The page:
Tag Archives: james cameron

Terminator: Dark Fate – First Trailer and New Featurette!

Paramount has released the first teaser trailer for Terminator: Dark Fate, the sixth Terminator movie but the first to have the direct involvement of original mastermind James Cameron since the first two movies.

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Three “Avatar” Sequels in the Works

“No one ever dies in science fiction.”

James Cameron—blockbuster film director, deep-sea diver, and old lady diamond necklace fetishist—said this in the fall of 2011 when it was confirmed that Sigourney Weaver would return in the sequel to the 2009 mega-smash Avatar, despite the fact that her character died in the first movie.

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Grizzly Review: The Raid – Redemption

I’ll be the first to admit that good action films have definitely taken a backseat to the almighty dollar. Instead of taking time and money to coordinate fantastically coordinated action sequences, the “shit blows up” mentality has completely taken over Hollywood and forced American viewers to drastically lower their expectations when it comes to the definition of the word “cool”. Slow-motion and big budgets have completely taken precedence over precision and stylish filmmaking. I mean, how is it that we live in a world where one Michael Bay movie makes more than Guy Ritchie’s entire career gross combined? It’s a little sickening if you ask me.

The Raid: RedemptionBut the question can certainly arise, what is a good action film? Is violence more important than story? What about the writing? Does it have to be as good as Pulp Fiction or can it safely reside in James Cameron territory? If you want an answer from me, I’d have to say that I’m a purist when it comes to action films. I like good violence, great camerawork, and I can definitely live with a lack of fantastic storytelling and writing or acting. But it’s true that original and simple premises make the best action films. In my honest opinion, Crank is one of the best American action films to come out in the past few years.

I also think it’s true that most of the great action films aren’t even from this country. And after seeing The Raid: Redemption, my opinion was proven. In terms of pure, unadulterated violence, The Raid is one of the best action films…of all time. Starring all Indonesian actors with a script and direction by a Welsh filmmaker, the film tells a culturally Asian story with the eye of an innovative European. The result, simply put, is beautiful.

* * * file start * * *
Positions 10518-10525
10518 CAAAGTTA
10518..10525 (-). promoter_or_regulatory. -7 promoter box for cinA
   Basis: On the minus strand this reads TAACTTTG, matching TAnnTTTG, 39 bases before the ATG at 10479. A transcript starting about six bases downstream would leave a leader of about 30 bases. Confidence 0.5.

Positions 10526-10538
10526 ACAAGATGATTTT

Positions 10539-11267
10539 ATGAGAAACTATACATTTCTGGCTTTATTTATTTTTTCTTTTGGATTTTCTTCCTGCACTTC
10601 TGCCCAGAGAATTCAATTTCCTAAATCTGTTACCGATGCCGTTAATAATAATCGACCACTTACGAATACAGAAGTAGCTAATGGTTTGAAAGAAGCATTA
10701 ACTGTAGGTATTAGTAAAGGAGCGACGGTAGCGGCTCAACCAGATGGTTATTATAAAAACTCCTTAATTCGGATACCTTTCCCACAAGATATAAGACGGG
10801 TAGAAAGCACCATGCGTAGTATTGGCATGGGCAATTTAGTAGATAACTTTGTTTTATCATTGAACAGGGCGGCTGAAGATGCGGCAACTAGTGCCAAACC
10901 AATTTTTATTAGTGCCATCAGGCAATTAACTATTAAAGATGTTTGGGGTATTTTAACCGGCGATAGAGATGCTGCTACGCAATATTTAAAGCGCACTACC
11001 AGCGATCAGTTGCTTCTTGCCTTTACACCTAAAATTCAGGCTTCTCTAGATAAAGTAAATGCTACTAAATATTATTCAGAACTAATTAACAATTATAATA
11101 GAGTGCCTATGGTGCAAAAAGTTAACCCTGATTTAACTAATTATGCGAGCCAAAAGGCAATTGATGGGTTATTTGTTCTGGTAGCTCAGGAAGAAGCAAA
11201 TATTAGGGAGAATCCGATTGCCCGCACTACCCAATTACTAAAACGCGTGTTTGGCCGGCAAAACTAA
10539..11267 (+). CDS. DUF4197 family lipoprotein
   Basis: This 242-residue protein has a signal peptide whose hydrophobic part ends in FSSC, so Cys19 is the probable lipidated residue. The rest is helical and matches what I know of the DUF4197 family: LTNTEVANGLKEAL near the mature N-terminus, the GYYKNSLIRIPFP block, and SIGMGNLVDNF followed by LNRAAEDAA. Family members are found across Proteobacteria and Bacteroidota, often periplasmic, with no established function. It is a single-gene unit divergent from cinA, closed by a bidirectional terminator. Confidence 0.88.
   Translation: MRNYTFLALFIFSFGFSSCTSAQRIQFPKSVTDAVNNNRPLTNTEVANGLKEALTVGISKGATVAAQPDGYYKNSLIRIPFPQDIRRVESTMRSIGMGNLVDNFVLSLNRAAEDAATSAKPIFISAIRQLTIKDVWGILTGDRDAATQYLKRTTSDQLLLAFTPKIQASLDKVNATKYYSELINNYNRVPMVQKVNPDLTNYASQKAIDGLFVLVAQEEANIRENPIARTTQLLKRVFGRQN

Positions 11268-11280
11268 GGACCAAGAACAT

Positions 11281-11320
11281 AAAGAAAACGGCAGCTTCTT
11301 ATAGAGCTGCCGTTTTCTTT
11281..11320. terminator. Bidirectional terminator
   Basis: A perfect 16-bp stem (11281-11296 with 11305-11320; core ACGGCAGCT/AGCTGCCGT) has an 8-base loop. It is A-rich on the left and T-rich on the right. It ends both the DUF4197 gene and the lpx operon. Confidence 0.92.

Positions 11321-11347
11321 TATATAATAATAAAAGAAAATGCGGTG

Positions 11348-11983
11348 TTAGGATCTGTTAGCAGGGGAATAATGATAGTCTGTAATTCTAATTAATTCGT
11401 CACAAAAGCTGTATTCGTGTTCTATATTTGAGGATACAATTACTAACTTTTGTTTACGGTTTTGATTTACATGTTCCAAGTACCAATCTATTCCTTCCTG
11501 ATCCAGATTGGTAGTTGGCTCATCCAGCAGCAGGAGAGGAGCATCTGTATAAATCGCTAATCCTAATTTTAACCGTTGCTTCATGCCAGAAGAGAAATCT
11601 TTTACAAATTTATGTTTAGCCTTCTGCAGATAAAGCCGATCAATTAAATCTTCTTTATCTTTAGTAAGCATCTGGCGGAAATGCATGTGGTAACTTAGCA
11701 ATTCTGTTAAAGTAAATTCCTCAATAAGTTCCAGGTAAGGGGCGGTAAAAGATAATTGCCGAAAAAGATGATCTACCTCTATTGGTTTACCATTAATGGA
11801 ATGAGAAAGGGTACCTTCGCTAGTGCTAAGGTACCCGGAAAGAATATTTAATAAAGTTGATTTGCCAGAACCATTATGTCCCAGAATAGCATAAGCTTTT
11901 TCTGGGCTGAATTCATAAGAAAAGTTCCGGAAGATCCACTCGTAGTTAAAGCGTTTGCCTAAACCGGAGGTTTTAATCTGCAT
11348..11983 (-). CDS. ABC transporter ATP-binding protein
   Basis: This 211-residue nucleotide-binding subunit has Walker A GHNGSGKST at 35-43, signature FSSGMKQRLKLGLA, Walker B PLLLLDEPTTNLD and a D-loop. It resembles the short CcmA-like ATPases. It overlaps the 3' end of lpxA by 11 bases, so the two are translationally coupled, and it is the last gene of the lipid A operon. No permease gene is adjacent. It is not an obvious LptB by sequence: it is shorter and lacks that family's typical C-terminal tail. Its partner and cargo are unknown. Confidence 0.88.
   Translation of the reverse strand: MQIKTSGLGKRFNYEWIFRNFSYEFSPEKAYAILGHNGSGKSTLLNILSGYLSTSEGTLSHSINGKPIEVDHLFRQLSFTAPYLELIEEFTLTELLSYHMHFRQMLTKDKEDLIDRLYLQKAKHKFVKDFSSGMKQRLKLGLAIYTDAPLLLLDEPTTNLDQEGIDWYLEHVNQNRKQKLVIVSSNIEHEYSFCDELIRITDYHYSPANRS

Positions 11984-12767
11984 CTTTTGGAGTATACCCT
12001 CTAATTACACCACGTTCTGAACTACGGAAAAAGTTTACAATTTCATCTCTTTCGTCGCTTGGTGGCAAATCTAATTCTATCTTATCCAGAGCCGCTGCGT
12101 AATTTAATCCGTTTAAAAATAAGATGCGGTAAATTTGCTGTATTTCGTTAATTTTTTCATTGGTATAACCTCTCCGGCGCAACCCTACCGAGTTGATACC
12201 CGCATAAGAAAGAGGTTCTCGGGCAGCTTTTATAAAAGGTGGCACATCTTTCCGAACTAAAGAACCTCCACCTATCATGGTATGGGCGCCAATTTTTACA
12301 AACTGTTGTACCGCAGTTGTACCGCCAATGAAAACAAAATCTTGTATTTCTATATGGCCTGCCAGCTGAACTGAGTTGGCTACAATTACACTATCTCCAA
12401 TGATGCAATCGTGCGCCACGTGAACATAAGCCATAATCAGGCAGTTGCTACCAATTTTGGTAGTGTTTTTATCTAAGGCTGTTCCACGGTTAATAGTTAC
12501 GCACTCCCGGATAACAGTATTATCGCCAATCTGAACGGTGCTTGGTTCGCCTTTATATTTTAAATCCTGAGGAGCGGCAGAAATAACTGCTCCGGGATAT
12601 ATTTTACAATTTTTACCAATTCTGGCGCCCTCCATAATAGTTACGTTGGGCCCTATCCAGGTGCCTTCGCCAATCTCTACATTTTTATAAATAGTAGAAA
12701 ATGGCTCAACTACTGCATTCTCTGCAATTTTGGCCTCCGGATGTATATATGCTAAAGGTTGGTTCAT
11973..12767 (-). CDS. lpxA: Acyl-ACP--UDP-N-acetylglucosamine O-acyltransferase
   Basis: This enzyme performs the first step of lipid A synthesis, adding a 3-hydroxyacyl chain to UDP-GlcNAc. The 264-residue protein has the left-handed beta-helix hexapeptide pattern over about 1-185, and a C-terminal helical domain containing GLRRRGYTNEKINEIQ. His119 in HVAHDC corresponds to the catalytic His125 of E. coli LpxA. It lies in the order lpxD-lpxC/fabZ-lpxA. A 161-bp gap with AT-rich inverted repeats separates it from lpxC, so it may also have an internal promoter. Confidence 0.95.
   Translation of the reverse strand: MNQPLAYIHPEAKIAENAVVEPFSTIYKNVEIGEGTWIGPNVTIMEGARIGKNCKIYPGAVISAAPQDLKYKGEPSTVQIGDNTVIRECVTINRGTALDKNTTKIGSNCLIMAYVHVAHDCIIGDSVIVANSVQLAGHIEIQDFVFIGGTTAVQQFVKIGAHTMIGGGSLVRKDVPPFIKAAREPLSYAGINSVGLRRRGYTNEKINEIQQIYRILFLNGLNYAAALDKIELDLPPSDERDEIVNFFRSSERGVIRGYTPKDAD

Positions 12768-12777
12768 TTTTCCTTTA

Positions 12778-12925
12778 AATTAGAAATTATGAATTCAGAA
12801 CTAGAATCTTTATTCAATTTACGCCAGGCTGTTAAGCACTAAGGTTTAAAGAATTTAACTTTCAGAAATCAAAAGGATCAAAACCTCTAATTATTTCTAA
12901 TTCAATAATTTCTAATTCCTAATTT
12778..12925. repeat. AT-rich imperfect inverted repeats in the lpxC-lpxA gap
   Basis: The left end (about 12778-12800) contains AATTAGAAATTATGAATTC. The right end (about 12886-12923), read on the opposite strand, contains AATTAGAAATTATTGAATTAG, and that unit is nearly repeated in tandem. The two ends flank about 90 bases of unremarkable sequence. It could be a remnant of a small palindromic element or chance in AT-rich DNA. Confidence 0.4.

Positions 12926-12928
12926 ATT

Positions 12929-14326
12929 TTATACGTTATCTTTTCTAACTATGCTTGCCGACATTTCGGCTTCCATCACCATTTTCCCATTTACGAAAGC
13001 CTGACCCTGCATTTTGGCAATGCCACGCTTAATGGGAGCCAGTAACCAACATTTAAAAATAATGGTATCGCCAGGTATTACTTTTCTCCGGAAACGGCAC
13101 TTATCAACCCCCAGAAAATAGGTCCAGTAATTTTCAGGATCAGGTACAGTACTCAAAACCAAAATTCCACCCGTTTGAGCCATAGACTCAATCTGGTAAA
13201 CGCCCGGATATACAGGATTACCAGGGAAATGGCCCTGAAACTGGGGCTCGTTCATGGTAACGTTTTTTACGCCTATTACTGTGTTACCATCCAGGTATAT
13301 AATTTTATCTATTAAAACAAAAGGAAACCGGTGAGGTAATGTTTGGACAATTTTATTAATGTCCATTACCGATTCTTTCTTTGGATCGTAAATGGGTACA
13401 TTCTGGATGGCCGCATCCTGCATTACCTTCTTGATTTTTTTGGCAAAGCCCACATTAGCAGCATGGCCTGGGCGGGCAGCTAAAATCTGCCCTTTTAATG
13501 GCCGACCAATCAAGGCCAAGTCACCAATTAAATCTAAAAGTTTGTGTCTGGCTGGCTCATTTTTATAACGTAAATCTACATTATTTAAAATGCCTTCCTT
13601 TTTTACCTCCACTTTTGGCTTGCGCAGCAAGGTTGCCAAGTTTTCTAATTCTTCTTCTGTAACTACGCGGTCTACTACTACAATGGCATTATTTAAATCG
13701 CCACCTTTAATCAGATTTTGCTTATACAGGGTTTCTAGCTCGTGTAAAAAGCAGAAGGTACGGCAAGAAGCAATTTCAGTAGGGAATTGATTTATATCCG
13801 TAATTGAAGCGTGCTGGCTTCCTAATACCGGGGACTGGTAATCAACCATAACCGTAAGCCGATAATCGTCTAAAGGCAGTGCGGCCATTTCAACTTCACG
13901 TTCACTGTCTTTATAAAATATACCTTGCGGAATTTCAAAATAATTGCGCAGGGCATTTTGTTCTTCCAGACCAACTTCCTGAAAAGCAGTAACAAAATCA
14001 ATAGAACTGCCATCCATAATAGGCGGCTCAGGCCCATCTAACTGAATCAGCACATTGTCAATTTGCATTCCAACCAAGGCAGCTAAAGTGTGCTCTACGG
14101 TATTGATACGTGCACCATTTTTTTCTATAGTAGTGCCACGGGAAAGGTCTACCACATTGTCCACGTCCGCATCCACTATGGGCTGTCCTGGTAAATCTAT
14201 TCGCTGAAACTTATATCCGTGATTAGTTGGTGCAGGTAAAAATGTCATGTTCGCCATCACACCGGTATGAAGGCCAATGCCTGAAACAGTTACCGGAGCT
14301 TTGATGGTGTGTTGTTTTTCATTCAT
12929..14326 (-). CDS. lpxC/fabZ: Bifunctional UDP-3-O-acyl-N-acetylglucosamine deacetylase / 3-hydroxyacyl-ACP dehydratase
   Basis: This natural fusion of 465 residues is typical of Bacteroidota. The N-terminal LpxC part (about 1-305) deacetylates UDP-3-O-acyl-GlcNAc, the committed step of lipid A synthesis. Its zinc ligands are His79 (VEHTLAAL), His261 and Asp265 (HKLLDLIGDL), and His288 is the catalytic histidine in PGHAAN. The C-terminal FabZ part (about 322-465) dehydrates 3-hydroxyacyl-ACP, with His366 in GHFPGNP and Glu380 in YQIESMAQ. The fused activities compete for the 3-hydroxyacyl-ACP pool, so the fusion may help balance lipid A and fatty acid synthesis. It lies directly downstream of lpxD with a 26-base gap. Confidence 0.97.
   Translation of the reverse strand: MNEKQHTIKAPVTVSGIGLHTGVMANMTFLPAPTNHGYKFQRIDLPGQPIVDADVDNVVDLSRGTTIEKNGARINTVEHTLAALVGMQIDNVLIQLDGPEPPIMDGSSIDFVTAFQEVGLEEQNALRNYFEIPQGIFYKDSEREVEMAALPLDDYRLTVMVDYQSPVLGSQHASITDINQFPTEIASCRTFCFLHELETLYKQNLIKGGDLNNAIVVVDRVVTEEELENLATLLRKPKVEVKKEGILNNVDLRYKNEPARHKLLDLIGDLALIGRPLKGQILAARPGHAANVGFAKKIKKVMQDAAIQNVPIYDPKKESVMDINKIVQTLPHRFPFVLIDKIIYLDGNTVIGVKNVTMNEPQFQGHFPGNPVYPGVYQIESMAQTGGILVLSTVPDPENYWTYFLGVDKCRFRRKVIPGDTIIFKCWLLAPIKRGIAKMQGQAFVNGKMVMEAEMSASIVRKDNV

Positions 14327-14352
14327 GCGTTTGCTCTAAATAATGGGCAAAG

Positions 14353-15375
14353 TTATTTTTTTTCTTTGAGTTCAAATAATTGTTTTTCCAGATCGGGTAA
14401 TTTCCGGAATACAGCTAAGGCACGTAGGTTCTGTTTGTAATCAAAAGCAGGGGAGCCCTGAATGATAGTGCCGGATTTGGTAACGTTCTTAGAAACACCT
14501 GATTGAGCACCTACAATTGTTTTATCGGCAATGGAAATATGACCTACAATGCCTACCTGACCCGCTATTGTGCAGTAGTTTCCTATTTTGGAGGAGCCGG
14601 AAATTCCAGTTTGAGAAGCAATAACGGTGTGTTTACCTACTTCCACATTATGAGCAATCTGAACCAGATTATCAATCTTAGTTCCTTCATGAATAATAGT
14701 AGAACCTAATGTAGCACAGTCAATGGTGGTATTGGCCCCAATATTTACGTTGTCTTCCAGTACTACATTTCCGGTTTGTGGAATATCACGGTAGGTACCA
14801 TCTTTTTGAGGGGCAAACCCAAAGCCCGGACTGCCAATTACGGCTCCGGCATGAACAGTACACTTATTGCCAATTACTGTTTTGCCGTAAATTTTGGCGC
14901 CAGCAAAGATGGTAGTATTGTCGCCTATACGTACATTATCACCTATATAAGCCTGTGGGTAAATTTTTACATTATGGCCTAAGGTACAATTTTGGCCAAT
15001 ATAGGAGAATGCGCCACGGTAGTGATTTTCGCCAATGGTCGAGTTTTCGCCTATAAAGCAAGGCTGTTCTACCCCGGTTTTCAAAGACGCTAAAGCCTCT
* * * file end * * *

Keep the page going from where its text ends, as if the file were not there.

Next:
The premise is simple. A SWAT team is sent into the most dangerous apartment complex in all of Indonesia. They’re sent to take down the most powerful drug lord in the entire nation, who lives on the top floor. But to get there, they have to face 15 floors full of gun-toting and drugged out henchman who will stop at nothing to make sure nobody makes it out alive.

Led by Jaka (Joe Taslim), the team’s captain, a slew of rookie SWAT are sent in basically to be murdered by the seemingly countless men who pop out of every corner. The real star of the film, though, is Rama (Iko Uwais), a rookie member of the team who is a master of martial arts. In pursuit of Rama is Mad Dog (Yayan Ruhian), a psychotic and unfairly skilled martial artist who is literally a human killing machine. A fun fact, the actor who plays Mad Dog was also the stunt choreographer for the film alongside Iko Uwais, the other star of the film.

The Raid: Redemption knows that its premise is pure video game, and it exploits this fact. By realizing that the nameless and faceless make the best victims, the film sends them out to our young hero not in groups, but in waves. He takes out entire hallways full of men armed with every hunting machete known to man. Countless action sequences highlight the stars’ talents, and the choreography of the fight sequences could be misconstrued as interpretive dance if it were performed on a stage.

In a decision that I support fully, The Raid is very short on story, instead putting much more focus into the perfection of the action. And let me tell you, the action really is perfect. The second half especially becomes much more intense, as there are less characters and more time for us to get to know the few people left alive. It all leads up to a truly breathtaking climax that will forever grace my mind with fond memories of a film that is truly unbeatable.

The camerawork is some of the best I’ve seen recently, with all angles exploited as Rama and Co. make their way up to the top of the building from Hell. It reminded me a lot of the Navy SEALS docudrama-action Act of Valor, but without all the…awfulness. Writer/director Gareth Evans knows exactly what he wants here and he makes it happen, with the results bordering genius.

Sure, when all is said and done, The Raid is a rather exhausting experience, but it’s exhaustion that I rather liked. I felt changed as I walked out of the theater. Like something inside of me knew that that is what an action film is supposed to look like. Of course, I knew that at the exact moment when Rama takes a victim’s head and does a fly-back, pulling his neck and body into a line of wooden spikes created from a broken door.

4.5/5 Bears

The Hobbit in 48fps Demos Film Evolution, Pissed Some People Off

As you can tell, we here at Grizzly Bomb take our snobbish film elitist roles very seriously (duh, we’re on the internet immediately judging and shoving our opinion into people’s throats because we’re empowered by the web). We are also major geeks/nerds that will drool at the prospect of seeing The Hobbit hit the screen in two films. Sometimes these two things do not work in harmony though. We have the capacity to geek out, but news has come out today that will definitely be a talking point until The Hobbit comes out in December. What’s the issue? Peter Jackson has embraced the ‘evolution’ of filmmaking and filmed in 48fps. He decided to screen 10 minutes of the film to various critics at CinemaCon 2012. The problem? Everyone thinks it looks like it was filmed for television. Not even like good television. Like the afternoon soap opera with the motionflow on 120hz TVs. This…is an issue.